For anyone that asks the question "why could anyone need all these billions of calculations per second CPU's", thinking that all anyone needs is to write Word letters and emails, think again.
I upgraded not so long ago from a P3 733 to a P4 1.6 running at 2.2Ghz.
And yet I am very very frustrated with STILL how bloody long it takes to render a few seconds of video when i add a few transitions in Premiere - averaging around 3 frames per second, even for only a few seconds of footage takes me a couple of minutes to sit, twiddle thumbs, to see what i've done, only to realise i've forgotten something, so to adjust something then sit again.
There is absolutely no doubt, that whether the next best chips come from Intel, AMD, VIA or my mum, i want a 50 Ghz beast!
I use Adobe Premiere to edit DV footage, full screen, and have all sorts of plugins.
I'm not looking for any advice though, cheers, as i'm sure my PC is up to spec and running as well as it could be. I was just making a point about the necessity to still bring out higher and higher powered CPUs.
hdd isn't going to mean that much as far as rendering goes. ram and cpu power is where it's at for rendering. now if he was getting slow/jittery/skipping on playbacks and capture, then i would assume the hdd, unless of course you're getting overflow to your hdd, but then again that's not really the hdds fault. the cpu should be fine, depending on what size files you're working with, i might look at ram and depending how much ram you have. though, fx/transitions are not realtime, unless you have the hardware (eg. dvStorm, RaptorRT, RT2500, PROone). editing suites are starting to become slightly more RT depending on software and the speed of cpu/amount of ram you have. i do believe vegas video 3.0 does this. and FCP(mac only). i'd expect something like this in the next release of premiere.
According to your "mysystemrig" page, you've got 256MB RAM... Double it - at least: 512MB or even 1GB if you do a lot of editing.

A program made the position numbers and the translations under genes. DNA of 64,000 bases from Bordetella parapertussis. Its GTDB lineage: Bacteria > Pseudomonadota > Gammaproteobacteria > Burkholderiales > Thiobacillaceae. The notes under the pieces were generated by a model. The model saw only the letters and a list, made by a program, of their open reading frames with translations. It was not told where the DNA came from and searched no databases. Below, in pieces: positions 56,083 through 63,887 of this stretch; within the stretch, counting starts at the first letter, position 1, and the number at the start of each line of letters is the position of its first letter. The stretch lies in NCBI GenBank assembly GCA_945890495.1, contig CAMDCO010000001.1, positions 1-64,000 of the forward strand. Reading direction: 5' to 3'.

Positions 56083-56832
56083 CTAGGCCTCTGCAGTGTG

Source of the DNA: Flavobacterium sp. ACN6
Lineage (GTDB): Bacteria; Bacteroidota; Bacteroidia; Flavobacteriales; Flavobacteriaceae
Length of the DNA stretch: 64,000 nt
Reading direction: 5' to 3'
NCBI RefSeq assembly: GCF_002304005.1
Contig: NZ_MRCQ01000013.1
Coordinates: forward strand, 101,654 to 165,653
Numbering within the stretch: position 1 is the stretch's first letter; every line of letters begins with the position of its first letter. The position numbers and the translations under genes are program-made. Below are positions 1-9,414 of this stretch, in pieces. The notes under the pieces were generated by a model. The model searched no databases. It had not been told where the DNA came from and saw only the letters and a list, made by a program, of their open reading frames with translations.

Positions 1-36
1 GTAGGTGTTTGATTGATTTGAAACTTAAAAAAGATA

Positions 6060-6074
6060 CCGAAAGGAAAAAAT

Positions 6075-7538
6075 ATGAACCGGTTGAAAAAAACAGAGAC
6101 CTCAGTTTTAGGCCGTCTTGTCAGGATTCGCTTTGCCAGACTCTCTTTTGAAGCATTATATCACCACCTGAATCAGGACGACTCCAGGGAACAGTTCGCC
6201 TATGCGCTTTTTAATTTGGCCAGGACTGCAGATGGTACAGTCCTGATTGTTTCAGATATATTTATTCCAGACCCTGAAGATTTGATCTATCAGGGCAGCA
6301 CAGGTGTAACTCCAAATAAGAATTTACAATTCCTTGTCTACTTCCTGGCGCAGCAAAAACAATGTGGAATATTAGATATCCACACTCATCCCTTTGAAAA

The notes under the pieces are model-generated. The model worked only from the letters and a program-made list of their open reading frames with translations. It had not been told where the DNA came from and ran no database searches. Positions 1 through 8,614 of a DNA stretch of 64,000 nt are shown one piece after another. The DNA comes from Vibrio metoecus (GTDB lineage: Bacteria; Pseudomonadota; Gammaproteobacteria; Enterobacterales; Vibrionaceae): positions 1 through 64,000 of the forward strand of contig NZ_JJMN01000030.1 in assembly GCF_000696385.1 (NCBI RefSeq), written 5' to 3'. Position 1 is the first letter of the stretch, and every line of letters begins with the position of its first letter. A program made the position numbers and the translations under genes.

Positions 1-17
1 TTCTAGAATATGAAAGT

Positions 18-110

Other than than, a speedy SCSI HDD will help a bit, as it frees your CPU a bit, letting it number crunch instead of dealing with I/O. 15K SCSI HDD aren't cheap though... (sticking with IDE, it would be worth running a 7200rpm secondary drive if you use that drive for video work)
It might be worth firing up the Win2K performance logging and/or even just the task manager to see where things (ram, cpu, hdd) are maxing out.
<i>I used to have a girl, but then I got my CS degree...</i>
doh, didn't see the link for his computer. yep, i'd say theres the problem. 256 is barely cutting it for editing anything worthwhile. i'd snag another 256 and you should definitely see an improvement.
also i forgot to mention. i know i'm like this as well as others that do a good bit of editing. w2k is good, but it isn't "tits" right out of the box. even with 1.5gb ram for me, i still go through and make sure unnecessary programs/processes aren't running. making sure prem/ae/ps have all they want. see what services aren't a necessity and turn them to manual. for eg. if you don't have any faxing capabilities or a need for it, turn the fax service off. things like that. i can shave about 12mb-14mb from disabling unused services alone. this alone won't dramatically speed things up, but combined with other basic tweaks, it will. here is a link that might be useful, <A HREF="http://www.videoguys.com/Win2K.html" target="_new">videoguys</A>
[insert philosophical statement here]<P ID="edit"><FONT SIZE=-1><EM>Edited by mbetea on 05/13/02 01:18 AM.</EM></FONT></P>
Thanks for the help guys, i guess an extra stick of RAM would help, but i was kind of holding out a few months to buy a single stick of 512 Meg DDR 333, and to get rid of the 256 DDR 266 i currently have. Or then again buy 512 Meg DDR 266 but CAS 2, as currently is CAS 2.5. When i bought the setup, i couldnt afford quicker RAM.
That said, i am dealing with file sizes typically around 2 Gigabytes or higher, and most of the day to day stuff runs quickly enough, it's mostly just down to rendering, which i know will never go quickly enough for me, as modern technology simply isnt as good as i want it to be!
Give me more!
Flinkster is absolutely right. This guys problem isnt his rig, its his video card.
If your gonna edit a lot you NEED a real time rendering card. Like Cannopus DV or something similar. They are very pricey but well worth it. You get native transitions (read: real time) plus a lot of other goodies.
Matrox makes some good rendering cards but they have SERIOUS issues with compatibility and drivers. If you dont believe me go to the Matrox support forums for their rendering cards (like the RT2000).Therefore I would definitely go for Cannopus.
Benchmarks are like sex, everybody loves doing it, everybody thinks they are good at it.